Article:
Oddly enough, there isn’t a specific recipe or pattern that I follow when writing. Many times the idea comes to me first and I run to my keyboard and begin creating the music which then guides my lyrics. However, sometimes I find the lyrics flowing and then I create the music to match the melody I already have. Just like you probably do with cooking, my method changes each time, and hopefully, that leads to something unique and tasteful.
Connect with Dustin
What is your first fond memory of food?
I have very rare fond memories of food now since my esophageal disease makes it extremely hard for me to eat, but I will say just spending family dinners growing up with my family are memories that I keep close. My parents always worked hard just to put food on our table, so I am extremely grateful for those dinners that I know today were the labor of my families’ hard work and ultimately instilled that work ethic into me.
What’s the hardest part on the road for you?
The hardest part of the road is definitely the ride. We typically travel in an SUV with all of our sound equipment, music equipment, and clothes, etc, so the rides can get pretty tight, but it’s entirely worth it to play around the country, meet new people, and create new, lasting friendships and memories.
Tell us about your latest single “Words & Alibis”.
“Words & Alibis” is a song that came to me after I returned from a co-writing session in Nashville. While I was in Tennessee, I got the opportunity to tour Loretta Lynn’s ranch, so when I got home I watched her biopic “Coal Miner’s Daughter” as well as Patsy Cline’s biopic “Sweet Dreams.” Seeing their relationships with their spouses depicted in those films inspired this song. From there, I recorded the single at Studio 101 in Woodruff, SC, and filmed a music video for it here in my hometown of Whiteville, NC, and it’s been moving the needle pretty well so I’m super excited to see how far it goes.
What do you hope never changes?
I hope the desire in me to learn and get better never changes. I never want to feel content in my career because that leads to stagnancy. I want to always find things to improve on and continually try to write better music, create new goals, and make a larger impact with my music.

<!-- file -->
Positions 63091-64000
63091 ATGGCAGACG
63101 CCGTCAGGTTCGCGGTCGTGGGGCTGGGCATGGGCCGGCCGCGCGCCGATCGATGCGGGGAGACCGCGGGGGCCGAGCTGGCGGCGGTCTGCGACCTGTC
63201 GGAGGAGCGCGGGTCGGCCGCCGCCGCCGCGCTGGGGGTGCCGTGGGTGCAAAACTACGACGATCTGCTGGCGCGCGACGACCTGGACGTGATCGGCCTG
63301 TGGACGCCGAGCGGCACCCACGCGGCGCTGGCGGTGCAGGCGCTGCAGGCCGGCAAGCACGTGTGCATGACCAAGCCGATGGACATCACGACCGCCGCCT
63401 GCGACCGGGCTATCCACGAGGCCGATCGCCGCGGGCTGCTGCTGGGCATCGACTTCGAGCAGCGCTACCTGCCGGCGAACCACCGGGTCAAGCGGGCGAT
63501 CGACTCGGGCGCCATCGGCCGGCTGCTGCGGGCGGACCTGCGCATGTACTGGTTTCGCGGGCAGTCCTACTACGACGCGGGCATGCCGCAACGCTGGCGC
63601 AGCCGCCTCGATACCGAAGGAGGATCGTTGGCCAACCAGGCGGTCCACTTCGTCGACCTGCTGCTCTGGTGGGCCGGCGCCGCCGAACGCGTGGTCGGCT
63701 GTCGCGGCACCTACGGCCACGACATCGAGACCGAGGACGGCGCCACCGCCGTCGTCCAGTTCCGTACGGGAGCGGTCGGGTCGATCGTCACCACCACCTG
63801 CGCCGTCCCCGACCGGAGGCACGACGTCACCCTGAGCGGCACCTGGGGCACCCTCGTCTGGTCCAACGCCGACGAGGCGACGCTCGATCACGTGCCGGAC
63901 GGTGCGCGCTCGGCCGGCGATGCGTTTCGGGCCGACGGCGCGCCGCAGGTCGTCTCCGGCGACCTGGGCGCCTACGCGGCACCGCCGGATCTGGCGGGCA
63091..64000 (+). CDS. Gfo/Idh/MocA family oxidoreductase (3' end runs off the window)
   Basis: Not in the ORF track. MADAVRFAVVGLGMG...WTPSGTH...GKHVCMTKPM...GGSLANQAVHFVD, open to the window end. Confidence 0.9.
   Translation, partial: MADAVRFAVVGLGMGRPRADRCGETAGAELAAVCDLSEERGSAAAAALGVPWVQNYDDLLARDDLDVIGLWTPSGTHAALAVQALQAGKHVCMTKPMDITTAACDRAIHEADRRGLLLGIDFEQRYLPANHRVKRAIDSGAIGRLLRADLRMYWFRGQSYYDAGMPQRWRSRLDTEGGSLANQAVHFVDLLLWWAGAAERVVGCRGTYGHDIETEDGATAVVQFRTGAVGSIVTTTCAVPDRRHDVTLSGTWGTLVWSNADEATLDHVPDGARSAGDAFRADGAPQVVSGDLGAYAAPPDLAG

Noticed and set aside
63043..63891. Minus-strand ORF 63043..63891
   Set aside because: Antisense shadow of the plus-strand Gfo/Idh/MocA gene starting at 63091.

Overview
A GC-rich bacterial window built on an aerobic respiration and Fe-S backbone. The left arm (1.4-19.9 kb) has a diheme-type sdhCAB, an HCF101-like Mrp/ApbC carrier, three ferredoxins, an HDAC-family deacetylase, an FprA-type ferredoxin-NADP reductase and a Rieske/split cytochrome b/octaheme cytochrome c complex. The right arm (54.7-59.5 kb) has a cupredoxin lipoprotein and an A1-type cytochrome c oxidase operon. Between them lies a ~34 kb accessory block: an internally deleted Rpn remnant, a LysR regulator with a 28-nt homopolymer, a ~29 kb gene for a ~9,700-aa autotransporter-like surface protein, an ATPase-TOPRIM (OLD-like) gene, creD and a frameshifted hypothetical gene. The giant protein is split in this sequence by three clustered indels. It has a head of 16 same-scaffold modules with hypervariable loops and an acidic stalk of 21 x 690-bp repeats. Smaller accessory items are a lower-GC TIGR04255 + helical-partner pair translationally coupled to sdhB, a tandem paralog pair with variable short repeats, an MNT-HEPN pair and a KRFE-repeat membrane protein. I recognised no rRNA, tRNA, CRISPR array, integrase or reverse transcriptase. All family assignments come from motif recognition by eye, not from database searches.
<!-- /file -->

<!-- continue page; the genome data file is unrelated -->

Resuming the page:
What job would you be terrible at?
Honestly, I’d probably be a terrible coach or sports analyst. I love to talk and love to help people, but I was not blessed with athleticism, so I would not be very helpful in that regard.
Try this inspired recipe!
What does the coming year look like for you?
This upcoming year will be interesting for sure. I’m playing music full-time starting in June, which will be my last day as a teacher. I will be moving to Tennessee in the fall, and I will continue to release and record music. I’m grateful to be at a place where I could pursue music full-time, and I’m certainly looking forward to seeing what music city has in store for me.
What is the best way a person can spend their time?
I believe the best way to spend your time is to do what you love. Life is too short to do something you don’t enjoy. Surround yourself with good people, dream big, and make those dreams come true… To me, that sounds like the perfect way to spend your time and energy.
Here at Southern Fellow, we are all about family. In what ways has your family contributed to your career?
Oh goodness, my family has contributed to my career more ways than I can count. From introducing me to country music to paying for voice lessons to putting me through college where I got my music degree, and even now going to every gig, helping out with behind-the-scenes, and just making sure I’m staying healthy amongst all the traveling. They are truly the most supportive parents anyone could ever ask for and I will never be able to repay them for all they’ve done and continue to do for me.
Is there anything else you want your fans at Southern Fellow to know?
To the Southern Fellow family, thanks so much for supporting me and my career. Thanks, Patrick for doing whatever you can to help me, and if you guys haven’t already, you can find me online on all platforms. Hopefully, I’ll have a show near you all real soon, and we can meet in person!
The secret is out! Dustin Chapman is an artist you need to be following. Dust that playlist off and add all of his songs. You can find his music on Spotify, Apple Music, Amazon, and YouTube. In between slow dances, give our recipe for Southern Potato Leek Soup a try. That and Dustin Chapman can warm the soul like nothing else. Thank you for stopping by Feed the Band. We have more recipes on the way!